Botox + Hyperhidrosis = ?

Sweating is completely normal and is needed to maintain the body temperature.  However, it may become a problem when sweat is triggered by things other than heat or physical activity. When it seems like you've tried every antiperspirant but the excessive sweating has not improved, it's time to find a dermatologist. 

Be sure to take your time and conduct a thorough search for a dermatologist. Reading patient reviews is a great way to determine who will be the best for you. Make sure your perspective dermatologist checks off all of the boxes on your list. Be completely honest with your doctor about your sweating during your consultation. After all, he or she is there to help you solve the problem; there is nothing to be embarrassed about. There is a high chance that your dermatologist will diagnose you with hyperhidrosis. 

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One way to combat hyperhidrosis is Botox injections. We know what you're thinking, isn't Botox for wrinkles? Yes, but it also helps those with hyperhidrosis. For those battling excessive sweat, Fluff Magazine has some insider tips to help you decide if Botox injections are right for you!

For starters, what is hyperhidrosis? According to the Mayo Clinic, “Hyperhidrosis (hi-pur-hi-DROE-sis) is abnormal, excessive sweating that's not necessarily related to heat or exercise.” You may sweat so much that it soaks through your clothes. Besides this disrupting your day, it can be embarrassing. Hyperhidrosis can also prevent you from participating in some activities, even limit your clothing options.

Why does Botox help with sweating? Buzzfeed perfectly breaks it down for us, “The neurotoxin, Botox, stops nerves from firing by blocking the uptake of acetylcholine, one of the neurotransmitters that tell muscles to contract. Botox intercepts the message telling the glands to secrete sweat, so they don’t.” 

The benefits of Botox injections for underarms can last from six months to a year,  but Botox comes with a pretty hefty price tag. For this treatment, with no insurance coverage, one could expect to pay around $1000! 

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There are also some lifestyle changes you can make to lessen how much you sweat. One way to do this is by changing your deodorant and using it correctly. We are all guilty of grabbing the same products when we go to the store, our old faithful. If the product does not help with your sweating, it is time to try something different.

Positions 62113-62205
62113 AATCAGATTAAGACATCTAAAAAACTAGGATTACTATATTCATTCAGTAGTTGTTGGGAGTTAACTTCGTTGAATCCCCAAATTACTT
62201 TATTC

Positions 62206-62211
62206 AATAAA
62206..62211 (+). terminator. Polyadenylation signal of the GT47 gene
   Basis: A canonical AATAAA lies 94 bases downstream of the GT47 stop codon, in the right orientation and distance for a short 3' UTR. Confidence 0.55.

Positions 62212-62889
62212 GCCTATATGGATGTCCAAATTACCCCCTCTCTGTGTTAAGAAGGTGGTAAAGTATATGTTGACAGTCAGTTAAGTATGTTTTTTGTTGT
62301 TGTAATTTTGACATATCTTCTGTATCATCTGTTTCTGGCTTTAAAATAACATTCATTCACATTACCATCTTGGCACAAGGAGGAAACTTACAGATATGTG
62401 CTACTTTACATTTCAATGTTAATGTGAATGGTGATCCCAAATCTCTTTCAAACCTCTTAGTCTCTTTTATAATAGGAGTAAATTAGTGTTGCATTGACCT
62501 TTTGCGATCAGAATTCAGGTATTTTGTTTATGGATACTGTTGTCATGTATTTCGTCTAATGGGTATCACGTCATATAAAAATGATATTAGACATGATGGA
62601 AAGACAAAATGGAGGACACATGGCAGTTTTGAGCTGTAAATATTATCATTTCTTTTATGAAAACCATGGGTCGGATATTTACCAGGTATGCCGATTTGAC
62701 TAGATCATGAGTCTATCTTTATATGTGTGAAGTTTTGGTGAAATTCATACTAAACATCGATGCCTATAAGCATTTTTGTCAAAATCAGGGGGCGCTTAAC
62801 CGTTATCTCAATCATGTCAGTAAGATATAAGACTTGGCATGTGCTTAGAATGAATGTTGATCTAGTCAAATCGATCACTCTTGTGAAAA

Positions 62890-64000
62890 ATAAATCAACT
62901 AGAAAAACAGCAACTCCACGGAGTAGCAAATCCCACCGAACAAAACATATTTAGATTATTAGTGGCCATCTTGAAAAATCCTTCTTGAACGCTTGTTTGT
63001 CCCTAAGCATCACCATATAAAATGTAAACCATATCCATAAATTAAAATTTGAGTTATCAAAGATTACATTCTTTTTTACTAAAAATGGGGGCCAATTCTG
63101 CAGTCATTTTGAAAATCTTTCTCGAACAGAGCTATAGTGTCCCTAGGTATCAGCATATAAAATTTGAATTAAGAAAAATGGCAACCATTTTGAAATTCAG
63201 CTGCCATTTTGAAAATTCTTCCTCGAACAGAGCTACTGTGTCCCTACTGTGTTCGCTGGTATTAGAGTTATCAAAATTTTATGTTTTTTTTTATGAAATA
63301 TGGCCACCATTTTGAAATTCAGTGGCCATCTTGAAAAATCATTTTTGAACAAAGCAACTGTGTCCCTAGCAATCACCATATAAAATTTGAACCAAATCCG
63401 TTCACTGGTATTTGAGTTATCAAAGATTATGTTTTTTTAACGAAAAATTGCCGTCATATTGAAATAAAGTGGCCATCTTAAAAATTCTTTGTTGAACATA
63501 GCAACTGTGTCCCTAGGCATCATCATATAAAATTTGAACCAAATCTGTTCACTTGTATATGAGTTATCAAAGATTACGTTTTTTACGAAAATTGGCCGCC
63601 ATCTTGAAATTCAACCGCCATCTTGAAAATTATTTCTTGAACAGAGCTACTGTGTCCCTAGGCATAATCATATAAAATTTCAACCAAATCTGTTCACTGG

All antiperspirants are diverse and contain different levels of aluminum salt compounds. On the ingredients tab of deodorants and antiperspirants, you’ll most likely find one of the three compounds: aluminum chloride, aluminum chlorohydrate, and aluminum zirconium tetrachlorohydrex glycine, among others. Antiperspirants labeled clinical or prescription strength contain various levels of aluminum compounds, which reflect their ability to combat sweat. During your next store run, pay close attention to the product ingredients! Now that you know how to choose the deodorant that is best for you let's discuss the application process.

Deodorant is usually applied in the morning, prior to getting dressed. However, recent studies reveal this is not the proper way to use your antiperspirant. It is better to apply your deodorant right before you go to bed. Dermatologist Dr. Bailey stated "if regular- or clinical-strength antiperspirant doesn’t irritate your skin, you can apply it again in the morning for extra protection. With prescription-strength varieties, it’s generally recommended that you apply it every night for the first week or so, and then once or twice a week after that, again only at night to avoid irritation."

If you’re battling with excessive, embarrassing sweat, start by trying some at home remedies!  If you can’t take another ruined blouse and you’ve tried everything under the sun, seek a dermatologist for a professional opinion and recommendations. Sweating is a natural bodily function however if it becomes too much to deal with, there are many ways to address the issue. Do your research on the pros and cons of Botox injections for your underarms and other problem areas to decide what is best for you.

Jackie Aina discusses her struggle with hyperhidrosis and solutions she has found to address the condition.